On New Year’s Day, by chance of a feed item Facebook fed me, I found out that each day, after he woke up, Benjamin Franklin asked himself:
What good shall I do this day?
Then, at night, before he went to sleep, he asked himself:
What good have I done today?
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I recently created a daily activities tracker on Google Sheets for myself, to track my activities I want to do more or less of, as well as balance some relating to my many interests. Anything I make for myself digitally, I take the time to create a version others can customize to use for themselves, and this is no different.
Customizable Daily Activities Tracker on Google Sheets
With the Google Sheets document in the link, if you’d like to use it, you should make a copy for yourself before using. On the Android platform, that’s under the Share and Export choice in the main menu for managing the document. I’m not sure where it is for iPhones.
I’m not an expert in Google Sheets so I’m not sure if you can use this document via the Google Sheets app, without a Gmail account. Perhaps someone can tell me. However, you can use the document offline so you don’t need data to always use it.
Setup and usage instructions are in the document in the Setup & Instructions tab.
The tracker will ask you when you want to start tracking, so this isn’t a “New Year’s” document that will become useless if you find it too late. The tracker will track how often you do some things (on % of days) and/or how much you do it (average amount or frequency), with the latter pending on how you set up things. It’s all explained in the document.
There is a summary report page you can then screen capture to file, or share.
If you use it, please let me know if you have questions or suggestions. I may not be the greatest tech support, but I hope I’ve designed well enough I don’t have to be. 🙂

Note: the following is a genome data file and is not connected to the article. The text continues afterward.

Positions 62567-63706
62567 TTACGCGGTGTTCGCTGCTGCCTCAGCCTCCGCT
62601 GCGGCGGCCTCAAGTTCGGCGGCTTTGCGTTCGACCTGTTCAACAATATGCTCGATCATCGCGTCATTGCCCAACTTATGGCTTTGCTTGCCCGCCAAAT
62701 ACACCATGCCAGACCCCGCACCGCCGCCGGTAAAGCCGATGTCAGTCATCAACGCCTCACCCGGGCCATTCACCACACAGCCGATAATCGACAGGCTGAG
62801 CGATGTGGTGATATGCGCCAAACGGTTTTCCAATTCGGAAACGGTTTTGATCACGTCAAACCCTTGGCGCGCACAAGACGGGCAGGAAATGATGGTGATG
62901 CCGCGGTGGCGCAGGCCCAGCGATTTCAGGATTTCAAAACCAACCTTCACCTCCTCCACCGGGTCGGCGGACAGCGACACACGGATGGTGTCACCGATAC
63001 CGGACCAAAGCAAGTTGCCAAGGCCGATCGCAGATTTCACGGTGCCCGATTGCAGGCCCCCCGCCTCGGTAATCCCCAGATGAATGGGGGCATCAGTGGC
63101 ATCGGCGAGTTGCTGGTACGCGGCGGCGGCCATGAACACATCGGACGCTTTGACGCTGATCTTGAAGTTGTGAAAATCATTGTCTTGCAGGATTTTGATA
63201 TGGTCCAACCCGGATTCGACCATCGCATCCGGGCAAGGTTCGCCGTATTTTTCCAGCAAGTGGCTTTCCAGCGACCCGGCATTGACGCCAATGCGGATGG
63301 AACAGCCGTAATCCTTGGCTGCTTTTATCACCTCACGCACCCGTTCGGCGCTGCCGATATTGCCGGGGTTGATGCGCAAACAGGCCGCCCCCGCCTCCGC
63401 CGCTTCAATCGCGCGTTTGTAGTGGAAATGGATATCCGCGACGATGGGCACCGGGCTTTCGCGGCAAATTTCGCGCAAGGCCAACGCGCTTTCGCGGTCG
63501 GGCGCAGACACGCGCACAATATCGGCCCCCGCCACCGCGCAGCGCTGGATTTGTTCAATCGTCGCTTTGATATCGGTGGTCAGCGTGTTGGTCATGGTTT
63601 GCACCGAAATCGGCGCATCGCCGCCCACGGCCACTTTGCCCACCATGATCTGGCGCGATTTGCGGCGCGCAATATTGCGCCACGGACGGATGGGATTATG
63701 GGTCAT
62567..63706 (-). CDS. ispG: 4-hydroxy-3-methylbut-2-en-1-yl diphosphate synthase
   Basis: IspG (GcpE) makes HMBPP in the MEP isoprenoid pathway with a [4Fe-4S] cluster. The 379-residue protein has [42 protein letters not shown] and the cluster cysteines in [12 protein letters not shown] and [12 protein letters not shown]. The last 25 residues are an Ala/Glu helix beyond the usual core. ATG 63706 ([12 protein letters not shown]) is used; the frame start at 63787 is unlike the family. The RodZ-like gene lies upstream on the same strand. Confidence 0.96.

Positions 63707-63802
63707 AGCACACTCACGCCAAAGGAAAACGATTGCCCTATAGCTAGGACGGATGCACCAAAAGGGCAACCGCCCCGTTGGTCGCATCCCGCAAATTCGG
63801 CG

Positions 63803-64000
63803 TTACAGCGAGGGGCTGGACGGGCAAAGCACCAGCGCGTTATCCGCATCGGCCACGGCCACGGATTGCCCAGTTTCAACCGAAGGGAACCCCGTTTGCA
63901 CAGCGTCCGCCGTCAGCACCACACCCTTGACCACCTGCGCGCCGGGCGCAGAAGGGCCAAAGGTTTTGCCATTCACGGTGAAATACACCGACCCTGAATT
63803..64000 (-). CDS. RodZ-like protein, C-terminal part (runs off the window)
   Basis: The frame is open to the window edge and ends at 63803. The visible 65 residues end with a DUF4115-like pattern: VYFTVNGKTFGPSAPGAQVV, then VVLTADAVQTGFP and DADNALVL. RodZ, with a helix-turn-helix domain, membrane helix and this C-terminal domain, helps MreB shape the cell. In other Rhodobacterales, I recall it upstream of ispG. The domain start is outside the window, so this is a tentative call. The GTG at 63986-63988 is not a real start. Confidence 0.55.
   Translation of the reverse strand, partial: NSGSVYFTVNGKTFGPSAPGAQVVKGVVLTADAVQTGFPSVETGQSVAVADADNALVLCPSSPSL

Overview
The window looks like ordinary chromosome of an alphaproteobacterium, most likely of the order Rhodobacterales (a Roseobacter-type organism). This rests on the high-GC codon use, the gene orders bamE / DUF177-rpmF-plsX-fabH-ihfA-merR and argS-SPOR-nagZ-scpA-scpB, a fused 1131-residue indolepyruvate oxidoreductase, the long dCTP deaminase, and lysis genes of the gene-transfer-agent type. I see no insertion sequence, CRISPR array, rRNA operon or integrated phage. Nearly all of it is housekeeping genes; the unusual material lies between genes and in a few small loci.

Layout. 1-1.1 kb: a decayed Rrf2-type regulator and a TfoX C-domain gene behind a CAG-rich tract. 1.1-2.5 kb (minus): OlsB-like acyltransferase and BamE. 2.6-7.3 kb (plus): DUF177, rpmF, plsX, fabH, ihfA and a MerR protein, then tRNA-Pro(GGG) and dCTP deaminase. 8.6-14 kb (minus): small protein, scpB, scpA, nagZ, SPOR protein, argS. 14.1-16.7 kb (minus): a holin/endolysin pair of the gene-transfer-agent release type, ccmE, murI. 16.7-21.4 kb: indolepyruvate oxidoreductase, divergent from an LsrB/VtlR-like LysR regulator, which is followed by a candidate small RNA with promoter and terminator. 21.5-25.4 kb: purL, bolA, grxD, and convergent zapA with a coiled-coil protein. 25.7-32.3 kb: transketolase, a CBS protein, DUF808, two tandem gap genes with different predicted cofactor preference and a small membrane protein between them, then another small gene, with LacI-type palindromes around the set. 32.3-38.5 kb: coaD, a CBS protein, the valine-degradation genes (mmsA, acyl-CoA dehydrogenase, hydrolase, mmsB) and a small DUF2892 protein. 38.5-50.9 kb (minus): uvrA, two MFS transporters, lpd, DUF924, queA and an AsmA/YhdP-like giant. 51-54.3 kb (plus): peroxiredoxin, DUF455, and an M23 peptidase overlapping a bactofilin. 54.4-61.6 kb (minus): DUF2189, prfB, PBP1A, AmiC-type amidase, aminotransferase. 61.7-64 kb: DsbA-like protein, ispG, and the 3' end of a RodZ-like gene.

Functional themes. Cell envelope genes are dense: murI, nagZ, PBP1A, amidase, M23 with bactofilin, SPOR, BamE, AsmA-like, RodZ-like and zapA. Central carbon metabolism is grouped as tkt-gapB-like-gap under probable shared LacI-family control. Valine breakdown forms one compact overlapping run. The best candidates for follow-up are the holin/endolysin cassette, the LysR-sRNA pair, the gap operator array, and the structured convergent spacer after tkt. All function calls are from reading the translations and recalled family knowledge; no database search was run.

Happy New Decade!
Evidence-based Talk Therapy
Talk therapy based on proven methods of therapy.
The definition above talks about Evidence Based Therapy (EBT), in general, rather than the talk version of such proven methods of therapy in the TEDTalks Daily podcast below that talks about lay-counselor grandmothers trained to deliver such talk therapy.
The intentional reduction in the speed of reading, carried out to increase comprehension or pleasure.
The name is obvious for what it is. The impetus to do so in this day and age of hurrying through things, and slow reading’s benefits, are less obvious, as described in the TEDRadio Hour podcast below.
A bias where people unconsciously say, and feel, things others would probably deem to be socially acceptable, rather than the truth they would feel in a different situation, especially when different people, or nobody, were present.
From the TEDTalk Daily podcast linked below…
The definition I gave above is actually a truer, and fuller, definition than those found in other places like this Alleydog site. That’s because, if you listen to the TEDTalk Daily podcast linked, we don’t always know we’re doing this! That’s why it’s a “bias” and not some completely deliberate action. Biases, rather than conscious choice, are a lot harder to fix. Sort of like how you can’t solve something if you weren’t either aware of it, or be willing to admit it. The typical given definitions suggests we are aware and making a conscious choice to show courtesy bias, but sadly, it ain’t so!